The other day, a Pennsylvania lawyer asked members of a trust and estate listserv whether they follow up with clients a few years after they deliver a will or trust. All 70 lawyers who responded said no. But I’d bet plenty that if you asked the same 70 lawyers if they spend money on online marketing, you’d get at least a few yes responses.

So let’s back up. Before you spend a single dollar on online marketing, make sure you’ve done the following.

1. Check Your Intake Procedures for Leaks

Make sure every phone call gets answered. Enlist the help of a virtual receptionist, if necessary, and consider whether you ought to be answering your own phone. Don’t lose out on clients because you didn’t answer the phone in time.

Adopt a similar policy for emails — including people who fill out the contact form on your website. Make sure they get answered promptly.

When you answer or respond, use an intake form to make sure you get the essential information you need, but take whatever time you need with the potential client to make sure he or she feels comfortable with you. And if you handle contingent-fee matters, make sure you take the time you need to explore the potential claims. Don’t miss out on a good case because you didn’t take enough time.

More importantly, once you know you have a potential client you can help who is someone you are interested in representing with a case you are interested in handling, make sure you are able to convert them into a client. If you are losing out on business because you can’t close the deal, you might want to read up on selling.

2. Make Sure You Are Taking Great Care of Your Current Clients

The best way to make sure your clients turn into repeat business — either themselves or by telling people about you — is by making sure they are thrilled with the service they get from you. But don’t kid yourself. If none of your current clients are complaining, it doesn’t mean a thing. Meeting with clients a few times doesn’t mean you have a relationship with them.

How do you welcome new clients? Do you just dive into the representation, or do you give them a welcome packet and a token of your appreciation for hiring you? Do you at least sit down with them for an orientation session and make sure they know what to expect?

Do you communicate regularly with your clients to update them on their legal matters? Do your updates provide context and an explanation, or do you just CC the client on everything?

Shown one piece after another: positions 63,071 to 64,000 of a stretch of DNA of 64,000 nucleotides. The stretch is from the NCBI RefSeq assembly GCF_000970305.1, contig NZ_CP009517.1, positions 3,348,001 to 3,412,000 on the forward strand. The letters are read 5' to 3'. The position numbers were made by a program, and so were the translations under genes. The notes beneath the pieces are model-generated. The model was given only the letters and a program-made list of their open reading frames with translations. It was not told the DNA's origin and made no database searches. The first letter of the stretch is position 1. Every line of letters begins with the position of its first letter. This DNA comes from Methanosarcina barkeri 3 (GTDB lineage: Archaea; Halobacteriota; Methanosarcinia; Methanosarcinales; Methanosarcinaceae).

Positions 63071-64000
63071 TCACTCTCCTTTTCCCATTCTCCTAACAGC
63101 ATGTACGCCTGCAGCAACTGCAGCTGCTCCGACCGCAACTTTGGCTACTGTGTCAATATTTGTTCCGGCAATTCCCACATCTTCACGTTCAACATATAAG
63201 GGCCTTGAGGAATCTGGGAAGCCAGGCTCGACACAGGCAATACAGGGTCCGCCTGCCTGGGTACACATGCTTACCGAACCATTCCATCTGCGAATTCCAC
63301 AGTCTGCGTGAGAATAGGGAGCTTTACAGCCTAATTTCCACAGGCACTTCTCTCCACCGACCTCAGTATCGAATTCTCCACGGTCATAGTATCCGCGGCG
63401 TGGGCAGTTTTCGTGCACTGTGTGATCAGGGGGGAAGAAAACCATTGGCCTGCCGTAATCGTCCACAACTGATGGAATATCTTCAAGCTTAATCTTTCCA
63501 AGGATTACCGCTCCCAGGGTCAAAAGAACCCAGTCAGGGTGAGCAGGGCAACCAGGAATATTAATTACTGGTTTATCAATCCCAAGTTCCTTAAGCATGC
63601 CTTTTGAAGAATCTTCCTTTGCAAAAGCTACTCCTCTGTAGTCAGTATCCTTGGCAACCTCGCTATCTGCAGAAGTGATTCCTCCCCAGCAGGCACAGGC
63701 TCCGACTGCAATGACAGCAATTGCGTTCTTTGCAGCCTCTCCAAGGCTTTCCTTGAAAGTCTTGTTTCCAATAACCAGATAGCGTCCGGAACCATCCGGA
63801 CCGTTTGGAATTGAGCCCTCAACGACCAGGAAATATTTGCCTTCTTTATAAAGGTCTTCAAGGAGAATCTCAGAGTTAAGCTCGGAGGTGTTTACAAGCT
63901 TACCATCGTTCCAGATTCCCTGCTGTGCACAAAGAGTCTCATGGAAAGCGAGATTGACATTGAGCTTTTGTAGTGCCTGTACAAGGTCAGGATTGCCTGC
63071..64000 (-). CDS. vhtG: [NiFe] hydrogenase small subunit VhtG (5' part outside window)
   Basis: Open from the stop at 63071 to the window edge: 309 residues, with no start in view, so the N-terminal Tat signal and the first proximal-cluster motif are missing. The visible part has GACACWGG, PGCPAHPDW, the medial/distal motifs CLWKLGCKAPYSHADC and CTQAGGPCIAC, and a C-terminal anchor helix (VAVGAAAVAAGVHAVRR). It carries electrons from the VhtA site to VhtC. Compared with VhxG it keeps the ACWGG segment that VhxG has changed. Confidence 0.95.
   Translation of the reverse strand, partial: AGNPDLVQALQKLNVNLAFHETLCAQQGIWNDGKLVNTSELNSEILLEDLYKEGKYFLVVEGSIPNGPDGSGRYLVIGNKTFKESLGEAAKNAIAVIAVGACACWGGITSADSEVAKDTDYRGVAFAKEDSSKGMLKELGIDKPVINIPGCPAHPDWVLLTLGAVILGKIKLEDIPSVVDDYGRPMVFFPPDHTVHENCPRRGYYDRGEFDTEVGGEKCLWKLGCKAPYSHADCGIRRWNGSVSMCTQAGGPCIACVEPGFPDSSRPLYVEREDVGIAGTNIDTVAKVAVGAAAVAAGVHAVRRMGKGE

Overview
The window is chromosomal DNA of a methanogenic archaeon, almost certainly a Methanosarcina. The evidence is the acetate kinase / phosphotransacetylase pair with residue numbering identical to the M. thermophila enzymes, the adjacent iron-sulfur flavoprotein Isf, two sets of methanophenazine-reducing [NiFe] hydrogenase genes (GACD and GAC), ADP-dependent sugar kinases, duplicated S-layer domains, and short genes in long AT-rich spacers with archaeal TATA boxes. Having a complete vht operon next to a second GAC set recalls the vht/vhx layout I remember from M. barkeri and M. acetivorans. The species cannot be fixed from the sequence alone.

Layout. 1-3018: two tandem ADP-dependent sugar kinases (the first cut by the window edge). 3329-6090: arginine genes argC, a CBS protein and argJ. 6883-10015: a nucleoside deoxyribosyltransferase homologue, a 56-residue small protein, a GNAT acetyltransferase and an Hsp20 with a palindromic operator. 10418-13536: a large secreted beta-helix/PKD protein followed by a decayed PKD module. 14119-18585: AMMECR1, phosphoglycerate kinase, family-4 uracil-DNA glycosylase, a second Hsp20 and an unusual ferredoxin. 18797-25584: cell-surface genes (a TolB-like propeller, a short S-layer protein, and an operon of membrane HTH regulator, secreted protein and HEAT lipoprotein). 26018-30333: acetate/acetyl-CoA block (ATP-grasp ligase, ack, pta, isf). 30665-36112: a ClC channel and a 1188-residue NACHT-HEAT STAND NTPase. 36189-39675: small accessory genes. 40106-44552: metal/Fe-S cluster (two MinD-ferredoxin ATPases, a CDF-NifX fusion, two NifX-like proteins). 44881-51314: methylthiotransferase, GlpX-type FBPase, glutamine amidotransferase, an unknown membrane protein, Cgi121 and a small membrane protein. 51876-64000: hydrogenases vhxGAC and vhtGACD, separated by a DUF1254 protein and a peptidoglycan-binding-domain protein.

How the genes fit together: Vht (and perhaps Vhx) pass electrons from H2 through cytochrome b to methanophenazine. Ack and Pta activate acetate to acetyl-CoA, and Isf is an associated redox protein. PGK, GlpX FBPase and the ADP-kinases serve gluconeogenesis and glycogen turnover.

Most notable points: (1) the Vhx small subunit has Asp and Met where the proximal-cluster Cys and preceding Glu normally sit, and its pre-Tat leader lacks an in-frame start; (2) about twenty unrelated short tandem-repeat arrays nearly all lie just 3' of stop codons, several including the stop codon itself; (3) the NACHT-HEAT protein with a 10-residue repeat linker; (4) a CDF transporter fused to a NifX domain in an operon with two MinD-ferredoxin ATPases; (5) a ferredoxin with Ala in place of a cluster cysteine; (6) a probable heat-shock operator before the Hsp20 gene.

In short, you should give all your clients top-shelf service. In almost every practice area, satisfied current and former clients will be one of your best referral sources.

3. Don’t Close Relationships When You Close Files

It’s tempting to close a file with little more than a letter that says you are closing the file and you would love to receive referrals in the future. Of course, that’s a pretty cold way to do it.

Instead, call the client before you send that letter. See if they have any remaining concerns. And — this is important — ask what you could have done better. You will get much better answers over the phone than if you try sending a web form. Let the client know you will be sending a letter, explain what will be in the letter, and thank them for hiring you.

It is a small thing, but closing the file with a personal touch can go a long way to predispose former clients to refer more business your way in the future.

4. Have a Plan for Staying in Touch with Former Clients

Finally, this is the issue that prompted this post in the first place.

Stay in touch with your former clients. And no, adding them to your email list and sending a holiday card do not constitute staying in touch (although they are better than nothing, if only a little). Take some time to consider what you could do for former clients that would keep them connected to you and your firm.

Maybe you could start a Scotch club that is exclusively for current and former clients. Or host a holiday party in January. Monthly networking events? Seminars to help clients deal with their finances, find a job, run their businesses, or something else relevant? Offer them the use of your conference room. Or just make a point of inviting a former client out for coffee every week. Be familiar enough that when they need more legal work or when someone asks them for a referral, you are the first person they think of.

Heck, you might even make some new friends.

But whatever you do, don’t spend money getting new clients before you take steps to leverage your existing client relationships.

Originally published 2015-01-29. Republished 2016-08-19.

Featured image: “Silver metal bucket full of holes” from Shutterstock.


  1. It’s not like a will/trust client needs updates throughout life… Or has assets/money to pay for children/grandchildren/family who get in trouble or need money for a divorce… And when the client dies, it’s not like the personal rep will look to the will and see the name and address of the last lawyer to amend the estate documents stamped all over it, meaning probate or trust administration.

    I just can’t believe what your saying about the list serv responses. I won’t believe it.

  2. Avatar Roy says:

    I can believe it. Whenever I hear lawyers belly ache about the competition, I share a story that is similar to Sam’s and tell them to quit complaining.

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